Love may be free, but the pursuit of it certainly isn’t, according to a recent survey conducted by dating website Match.com. As Lifehacker reports, single people spend about $1596 on dating every year, splurging on recreational activities, food/drink, personal grooming, and matchmaking tools and services.
This insight comes from Match's seventh annual Singles in America study, which looked at the romantic habits and attitudes of over 5500 unmarried individuals around the nation [PDF]. Key takeaways include the role of internet dating in modern romance (40 percent of singles have dated someone they met online, while 53 percent have made a dating profile); tech etiquette “dos” and “don’ts” (do keep phone activity to a minimum during a date; don’t over-share on social media); and, as we mentioned before, the financial cost of attracting a partner.
At the end of the day, survey participants shelled out about $80 per date for about 20 dates per year, according to Refinery 29. That said, prices tend to be higher in big cities, so singles in places like New York, D.C., and Chicago ended up spending more to woo potential paramours: The average cost of dating in these metropolitan areas was $2069, $1788, and $1816, respectively.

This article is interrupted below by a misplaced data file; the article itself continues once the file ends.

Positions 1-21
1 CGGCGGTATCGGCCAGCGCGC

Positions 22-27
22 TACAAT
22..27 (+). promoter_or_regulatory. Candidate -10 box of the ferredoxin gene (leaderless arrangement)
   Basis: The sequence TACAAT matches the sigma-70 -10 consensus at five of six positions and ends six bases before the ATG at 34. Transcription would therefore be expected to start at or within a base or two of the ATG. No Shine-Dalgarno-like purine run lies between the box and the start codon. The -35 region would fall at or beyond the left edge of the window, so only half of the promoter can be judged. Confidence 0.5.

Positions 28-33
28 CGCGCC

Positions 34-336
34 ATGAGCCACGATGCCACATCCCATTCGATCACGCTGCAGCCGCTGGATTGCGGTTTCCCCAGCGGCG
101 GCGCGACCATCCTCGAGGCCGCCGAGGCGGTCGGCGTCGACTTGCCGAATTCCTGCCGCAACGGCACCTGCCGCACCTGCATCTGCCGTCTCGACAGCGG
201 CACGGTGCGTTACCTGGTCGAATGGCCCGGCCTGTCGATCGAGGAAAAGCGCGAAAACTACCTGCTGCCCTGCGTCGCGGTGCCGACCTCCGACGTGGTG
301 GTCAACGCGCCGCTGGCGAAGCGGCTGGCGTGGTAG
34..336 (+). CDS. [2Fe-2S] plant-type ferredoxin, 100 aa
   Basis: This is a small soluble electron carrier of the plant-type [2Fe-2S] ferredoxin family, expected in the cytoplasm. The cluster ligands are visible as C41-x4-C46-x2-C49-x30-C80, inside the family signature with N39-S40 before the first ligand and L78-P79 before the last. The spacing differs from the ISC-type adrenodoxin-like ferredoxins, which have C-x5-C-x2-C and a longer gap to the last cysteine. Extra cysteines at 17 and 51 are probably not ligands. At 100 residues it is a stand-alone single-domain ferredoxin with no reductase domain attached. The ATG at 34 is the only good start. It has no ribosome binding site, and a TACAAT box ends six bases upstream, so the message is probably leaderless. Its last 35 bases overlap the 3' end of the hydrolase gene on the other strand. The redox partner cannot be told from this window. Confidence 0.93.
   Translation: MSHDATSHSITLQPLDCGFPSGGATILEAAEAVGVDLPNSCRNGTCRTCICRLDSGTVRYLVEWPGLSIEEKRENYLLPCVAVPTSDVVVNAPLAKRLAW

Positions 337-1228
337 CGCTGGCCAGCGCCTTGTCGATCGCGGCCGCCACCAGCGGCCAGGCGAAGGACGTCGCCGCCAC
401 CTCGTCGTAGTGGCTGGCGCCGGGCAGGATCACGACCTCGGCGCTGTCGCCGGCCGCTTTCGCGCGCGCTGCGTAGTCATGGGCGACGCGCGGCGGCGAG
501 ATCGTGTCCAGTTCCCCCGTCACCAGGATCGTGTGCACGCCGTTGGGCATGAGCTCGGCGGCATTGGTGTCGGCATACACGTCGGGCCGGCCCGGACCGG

Match.com's survey also found that male respondents spent more on dating than their female counterparts: They shelled out $1855 per year, compared to the $1423 spent by women. One explaining factor could be that roughly half of male respondents still believed in paying on a date (only 36 percent of women agreed with them). However, this phenomenon may soon change, as going Dutch is gaining popularity: 71 percent of men said they liked it when a woman offered to pay her share, and 78 percent of women surveyed said they offer to pay on a date.
As Lifehacker points out, dating-related expenses appear to have more than doubled in the past three years: Match.com conducted the same survey in 2013, and found the average cost of dating to be around $60 a month, or $738 a year per person. That said, keep in mind that you have the power to buck this trend: Plenty of activities and gifts are low-cost or free, so if you don’t want to blow your budget in the name of romance, try going for a hike, checking out a free art exhibit, or cooking with your date instead of eating out at a restaurant.